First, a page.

Do Directors Dream of Virtual Sheep?

Jul 16, 2021

A cinematographers perspective of Virtual Production within the film industry
By James Medcraft

Without doubt the last year has been one to remember for the industry, it’s made us re-address every element of how stories can be told and how they are created. With all of the struggles to get back on track, the necessity to shoot and tell stories no matter what has spurred new developments within our industry.

This necessity for myself as a cinematographer, has seen past and present skills combine in a new form; the merger of video game and film technologies in the form of Virtual Production. It’s a process that, whilst relatively new, combines traditional and bleeding edge technologies to create a tool that when used correctly produces results unachievable via other means.

For the last year I’ve experienced the birth and growing pains of the Virtual Production industry; the highs when it works and the lows when it doesn’t. I’ve written this as a very brief introduction to the process; it’s pitfalls, benefits and where as a Cinematographer I see it’s advantages to Film. I’ve also cited some of the virtual production shoots I’ve worked on in the last 12 months with my honest thoughts on them, what we explored and where I think they do work. This isn’t a ‘how to guide’ but rather a ‘where next’ dialogue.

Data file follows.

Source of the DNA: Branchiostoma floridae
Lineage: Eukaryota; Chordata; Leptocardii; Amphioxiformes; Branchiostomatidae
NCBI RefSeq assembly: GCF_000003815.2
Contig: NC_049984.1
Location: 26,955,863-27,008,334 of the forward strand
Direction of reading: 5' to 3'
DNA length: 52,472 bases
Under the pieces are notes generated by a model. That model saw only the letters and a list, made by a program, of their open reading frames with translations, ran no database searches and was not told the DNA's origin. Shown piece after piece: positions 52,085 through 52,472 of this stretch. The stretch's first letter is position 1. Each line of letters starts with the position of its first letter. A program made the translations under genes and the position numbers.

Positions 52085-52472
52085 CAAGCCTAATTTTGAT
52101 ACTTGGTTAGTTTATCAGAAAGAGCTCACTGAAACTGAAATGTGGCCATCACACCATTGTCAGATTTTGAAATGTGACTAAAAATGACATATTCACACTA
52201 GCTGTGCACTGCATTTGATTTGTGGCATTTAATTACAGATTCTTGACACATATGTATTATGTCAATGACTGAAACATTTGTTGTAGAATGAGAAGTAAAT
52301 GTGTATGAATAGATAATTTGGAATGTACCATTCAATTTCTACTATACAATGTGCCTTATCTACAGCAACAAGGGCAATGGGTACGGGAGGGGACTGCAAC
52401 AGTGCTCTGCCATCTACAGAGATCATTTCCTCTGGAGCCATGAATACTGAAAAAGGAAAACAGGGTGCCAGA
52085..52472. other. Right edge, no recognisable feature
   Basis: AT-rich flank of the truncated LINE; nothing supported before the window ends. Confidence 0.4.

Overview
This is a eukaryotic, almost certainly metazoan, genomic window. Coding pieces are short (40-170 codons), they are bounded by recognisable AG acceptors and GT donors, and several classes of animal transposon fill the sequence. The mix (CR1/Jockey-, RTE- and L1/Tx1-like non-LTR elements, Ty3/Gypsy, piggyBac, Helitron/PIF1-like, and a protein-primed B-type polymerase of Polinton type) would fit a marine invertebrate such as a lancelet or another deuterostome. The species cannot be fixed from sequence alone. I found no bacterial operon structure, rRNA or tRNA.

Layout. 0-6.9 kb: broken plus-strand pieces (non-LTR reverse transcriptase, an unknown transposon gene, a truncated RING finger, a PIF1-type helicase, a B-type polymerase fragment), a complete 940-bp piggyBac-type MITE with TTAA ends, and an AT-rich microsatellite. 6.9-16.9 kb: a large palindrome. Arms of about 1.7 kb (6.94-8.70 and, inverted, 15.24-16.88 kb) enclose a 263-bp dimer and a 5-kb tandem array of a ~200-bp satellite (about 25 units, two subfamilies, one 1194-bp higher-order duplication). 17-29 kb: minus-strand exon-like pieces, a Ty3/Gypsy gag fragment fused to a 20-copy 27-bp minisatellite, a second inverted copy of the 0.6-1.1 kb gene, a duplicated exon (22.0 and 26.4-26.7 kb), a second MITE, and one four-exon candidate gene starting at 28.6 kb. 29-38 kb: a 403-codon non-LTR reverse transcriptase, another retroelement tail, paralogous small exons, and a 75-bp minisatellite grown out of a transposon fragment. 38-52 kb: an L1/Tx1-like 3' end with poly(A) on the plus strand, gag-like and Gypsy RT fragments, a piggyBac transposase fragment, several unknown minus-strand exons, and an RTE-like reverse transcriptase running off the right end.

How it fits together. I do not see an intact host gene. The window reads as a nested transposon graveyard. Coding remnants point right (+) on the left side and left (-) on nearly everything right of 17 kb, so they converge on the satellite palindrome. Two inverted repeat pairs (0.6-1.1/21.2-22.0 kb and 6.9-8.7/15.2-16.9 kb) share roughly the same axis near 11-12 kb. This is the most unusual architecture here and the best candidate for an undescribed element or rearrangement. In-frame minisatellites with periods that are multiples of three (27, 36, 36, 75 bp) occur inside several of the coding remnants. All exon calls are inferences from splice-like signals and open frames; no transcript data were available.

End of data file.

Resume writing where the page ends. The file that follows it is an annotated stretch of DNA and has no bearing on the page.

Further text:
Before we begin, I’d like to set a little context to this piece. For those of you who don’t know me, I’ve become a Cinematographer via an untraditional route. Shooting film and stills from a young age I studied graphics design and taught myself 3D animation. My first job was working for the art practice United Visual Artists, where I worked for six years and experienced one of the most interesting periods in recent art history. Whilst there we developed new software, aesthetics and processes all based around technology and light; it was my job not only to help in these design processes but to capture them on film. Since leaving 12 years ago I’ve dedicated my time to cinematography and love pursuing techniques which combine traditional filmmaking and as yet unintegrated technologies.